Charismatic listeners help others feel a real connection with them.
You want that with others and, especially, with your children.
Use these 3 tips, Approval, Appreciation, and Affection, as you ask your children the 6 parenting discussion topics in the following YouTube video. They will help your children develop the social skills they need to become the charismatic leaders of tomorrow.
KIDS NEED FRIENDS! Youngsters who boss, brag, gossip, or are shy prevent the friendships that could help them grow.
Parents can teach children how to make friends by using fun discussions. But teaching isn’t telling. Teaching is getting kids to think by asking thoughtful questions, listening well, and appreciating their good ideas.
This method helps your child know you care, opens them up to sharing their thoughts, and then listening to your good advice.
No criticism! It will shut your child down.
Today’s parenting video includes 6 meaty discussions to help kids see what goes into making friendships. Use one discussion idea a week. This will help them think more deeply about each topic.
Depending on your family schedule, you can have these chats at dinner, in the car, before bedtime, or whenever is good for everyone.
Think about the discussion idea ahead of time and develop your own friendly conversation questions.
Below the video you will see the script. Feel free to copy the discussion ideas and add them to a binder to use whenever you need them. Enjoy the family bond that comes from wholesome chats like these.
Praise or criticism, which motivates kids to do their best? Too much criticism often makes people bitter not better. Research advises us to give 3-6 compliments for every negative comment because kind remarks help lessen the sting from complaints.
If you must disapprove of your child’s behavior, there are 3 rules:
Do it privately.
Be brief, no lectures.
Suggest a positive behavior or solution.
Goal for Giving Praise
You don’t want your child to live for other people’s approval. A nickname for pure approval seekers is "Love Slob."No one wants to hear their child called a "Love Slob."
Your goal in using praise is to increase your child’s inner motivation which means they do their best because that’s their positive self-image. It’s who they know they are.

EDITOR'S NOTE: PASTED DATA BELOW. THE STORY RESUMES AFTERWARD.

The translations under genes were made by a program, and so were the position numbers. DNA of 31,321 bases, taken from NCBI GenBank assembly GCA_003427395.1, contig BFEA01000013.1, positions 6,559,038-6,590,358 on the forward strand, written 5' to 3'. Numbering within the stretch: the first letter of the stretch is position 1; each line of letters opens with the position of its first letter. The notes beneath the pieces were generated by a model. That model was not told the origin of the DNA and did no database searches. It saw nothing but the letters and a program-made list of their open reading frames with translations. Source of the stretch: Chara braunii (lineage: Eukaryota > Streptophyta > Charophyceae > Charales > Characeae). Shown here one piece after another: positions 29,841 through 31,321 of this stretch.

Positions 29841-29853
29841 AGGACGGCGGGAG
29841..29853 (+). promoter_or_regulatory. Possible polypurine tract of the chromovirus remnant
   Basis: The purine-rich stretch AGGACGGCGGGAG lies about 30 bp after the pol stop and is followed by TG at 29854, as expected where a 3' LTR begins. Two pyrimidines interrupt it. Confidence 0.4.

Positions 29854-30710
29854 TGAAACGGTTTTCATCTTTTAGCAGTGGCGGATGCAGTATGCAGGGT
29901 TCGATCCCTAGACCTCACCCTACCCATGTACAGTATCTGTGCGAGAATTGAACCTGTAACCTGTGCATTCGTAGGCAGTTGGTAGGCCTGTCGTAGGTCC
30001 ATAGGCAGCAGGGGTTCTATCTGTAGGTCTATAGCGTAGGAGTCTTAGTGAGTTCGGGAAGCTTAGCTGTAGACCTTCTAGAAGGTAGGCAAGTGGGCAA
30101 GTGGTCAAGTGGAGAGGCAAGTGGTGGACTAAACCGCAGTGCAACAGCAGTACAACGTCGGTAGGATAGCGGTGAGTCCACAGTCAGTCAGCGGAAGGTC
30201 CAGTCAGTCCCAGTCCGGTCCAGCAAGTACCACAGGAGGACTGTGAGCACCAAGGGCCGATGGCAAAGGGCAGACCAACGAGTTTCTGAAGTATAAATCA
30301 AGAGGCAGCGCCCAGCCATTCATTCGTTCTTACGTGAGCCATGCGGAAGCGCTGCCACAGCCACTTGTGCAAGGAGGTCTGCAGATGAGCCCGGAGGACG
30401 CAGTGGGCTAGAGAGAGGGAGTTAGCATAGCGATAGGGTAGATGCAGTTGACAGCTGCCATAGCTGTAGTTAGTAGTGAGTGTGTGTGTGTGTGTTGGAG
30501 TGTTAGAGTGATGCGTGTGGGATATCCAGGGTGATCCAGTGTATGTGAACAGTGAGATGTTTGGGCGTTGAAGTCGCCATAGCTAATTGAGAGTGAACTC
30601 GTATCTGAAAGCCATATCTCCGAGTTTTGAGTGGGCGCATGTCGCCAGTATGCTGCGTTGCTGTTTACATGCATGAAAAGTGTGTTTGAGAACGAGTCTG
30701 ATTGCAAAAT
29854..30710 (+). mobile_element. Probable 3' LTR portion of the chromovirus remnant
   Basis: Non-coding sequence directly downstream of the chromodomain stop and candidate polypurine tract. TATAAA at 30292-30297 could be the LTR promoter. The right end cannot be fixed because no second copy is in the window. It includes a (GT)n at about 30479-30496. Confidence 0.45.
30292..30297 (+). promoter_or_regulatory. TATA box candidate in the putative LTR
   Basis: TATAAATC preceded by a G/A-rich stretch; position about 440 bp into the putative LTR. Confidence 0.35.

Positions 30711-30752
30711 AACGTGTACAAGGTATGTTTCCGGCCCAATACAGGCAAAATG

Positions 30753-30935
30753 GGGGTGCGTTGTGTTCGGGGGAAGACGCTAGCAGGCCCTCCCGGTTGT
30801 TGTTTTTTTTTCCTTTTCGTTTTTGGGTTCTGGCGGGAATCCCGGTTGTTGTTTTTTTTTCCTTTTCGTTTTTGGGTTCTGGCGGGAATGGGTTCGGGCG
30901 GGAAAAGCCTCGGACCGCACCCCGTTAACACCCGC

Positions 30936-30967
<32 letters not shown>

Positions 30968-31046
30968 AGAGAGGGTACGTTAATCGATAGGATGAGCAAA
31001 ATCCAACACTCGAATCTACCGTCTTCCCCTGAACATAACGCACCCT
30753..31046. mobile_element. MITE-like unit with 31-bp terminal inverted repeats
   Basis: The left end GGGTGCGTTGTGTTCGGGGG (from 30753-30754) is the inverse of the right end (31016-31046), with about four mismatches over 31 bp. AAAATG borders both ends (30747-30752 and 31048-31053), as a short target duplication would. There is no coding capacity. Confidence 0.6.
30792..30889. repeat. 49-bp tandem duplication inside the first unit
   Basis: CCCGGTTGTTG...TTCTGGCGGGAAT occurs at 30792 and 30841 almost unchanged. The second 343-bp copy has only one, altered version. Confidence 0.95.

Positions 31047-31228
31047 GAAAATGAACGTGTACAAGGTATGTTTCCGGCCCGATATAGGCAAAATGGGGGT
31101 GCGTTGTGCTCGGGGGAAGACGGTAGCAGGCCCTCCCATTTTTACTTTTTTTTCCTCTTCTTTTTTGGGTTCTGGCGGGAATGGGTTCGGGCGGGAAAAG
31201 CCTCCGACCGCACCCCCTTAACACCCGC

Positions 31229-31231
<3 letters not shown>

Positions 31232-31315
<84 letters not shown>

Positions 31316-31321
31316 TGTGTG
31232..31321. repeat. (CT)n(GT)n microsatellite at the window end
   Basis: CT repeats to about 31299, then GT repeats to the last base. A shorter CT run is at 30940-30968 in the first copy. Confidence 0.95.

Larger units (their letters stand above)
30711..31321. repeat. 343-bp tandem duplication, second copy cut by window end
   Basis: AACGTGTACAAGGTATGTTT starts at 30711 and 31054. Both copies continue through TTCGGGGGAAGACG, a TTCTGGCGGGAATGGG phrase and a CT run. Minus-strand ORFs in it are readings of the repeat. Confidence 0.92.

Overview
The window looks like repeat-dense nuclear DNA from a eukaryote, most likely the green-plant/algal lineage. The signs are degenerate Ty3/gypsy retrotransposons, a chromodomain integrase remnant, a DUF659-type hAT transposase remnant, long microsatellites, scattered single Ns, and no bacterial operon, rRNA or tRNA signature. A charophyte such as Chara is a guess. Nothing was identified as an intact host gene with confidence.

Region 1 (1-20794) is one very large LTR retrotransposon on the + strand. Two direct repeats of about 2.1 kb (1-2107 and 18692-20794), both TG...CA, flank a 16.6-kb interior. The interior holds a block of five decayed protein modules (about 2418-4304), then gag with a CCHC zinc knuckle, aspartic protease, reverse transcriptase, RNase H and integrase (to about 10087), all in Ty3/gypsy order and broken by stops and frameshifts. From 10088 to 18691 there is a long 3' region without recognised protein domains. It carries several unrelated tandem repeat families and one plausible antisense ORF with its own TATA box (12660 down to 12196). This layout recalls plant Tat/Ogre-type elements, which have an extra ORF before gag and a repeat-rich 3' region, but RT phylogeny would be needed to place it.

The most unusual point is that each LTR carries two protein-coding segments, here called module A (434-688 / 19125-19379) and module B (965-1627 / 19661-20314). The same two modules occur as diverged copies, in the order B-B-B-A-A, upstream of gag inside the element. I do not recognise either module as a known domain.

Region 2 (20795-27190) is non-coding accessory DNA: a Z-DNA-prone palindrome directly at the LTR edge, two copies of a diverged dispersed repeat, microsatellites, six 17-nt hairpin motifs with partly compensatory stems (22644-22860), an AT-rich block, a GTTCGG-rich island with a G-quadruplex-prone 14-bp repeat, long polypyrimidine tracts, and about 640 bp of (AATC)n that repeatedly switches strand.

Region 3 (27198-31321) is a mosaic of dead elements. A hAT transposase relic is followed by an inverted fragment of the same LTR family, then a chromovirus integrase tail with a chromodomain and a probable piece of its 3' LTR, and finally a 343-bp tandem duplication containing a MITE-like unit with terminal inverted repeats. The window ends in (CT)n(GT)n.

Use our gift today which includes the poem, “I Caught You Being Good Today,” by downloading, discussing, and getting your children to answer the 7 discussion questions.
If you do, you’ll find out:
How criticism feels to your children.
Whether they notice each others mistakes more than their good qualities.
What would motivate them the most, criticisms or compliments.
If they’d like to focus on the good in each other more often.
How they’d like to share with each member the good they see.
Many children use sassy behavior to get their way. If your child is rude to you and you want to stop it, watch our brief video, Sarcastic Behavior: 10 Positive Parenting Tips. Here’s one of the solutions:
Parenting Tip # 8
Tell your child exactly what to do to replace the sass.
“Repeat what you said but say it with respect.”
For instance, she could answer:
“I’m sorry for saying, ‘Do it yourself.’ I’ll set the table right now.”
“I'm sorry I rolled my eyes when you told me to do my homework. Next time I’ll ask, ‘May I do my homework after dinner?’”
“I shouldn’t have said, ‘Give me a break,’ when you asked me to carry in the groceries. I’ll get them now.”
Accept your youngster’s apology if you feel it is sincere. Otherwise, let her know that it still sounded rude and to try again.
If your child is younger, role-play the sass and then the better behavior. If she likes to draw, have her draw the sarcastic behavior and then the respectful conduct.
When she uses polite manners, be sure to compliment her. This may increase her politeness and decrease her disrespect.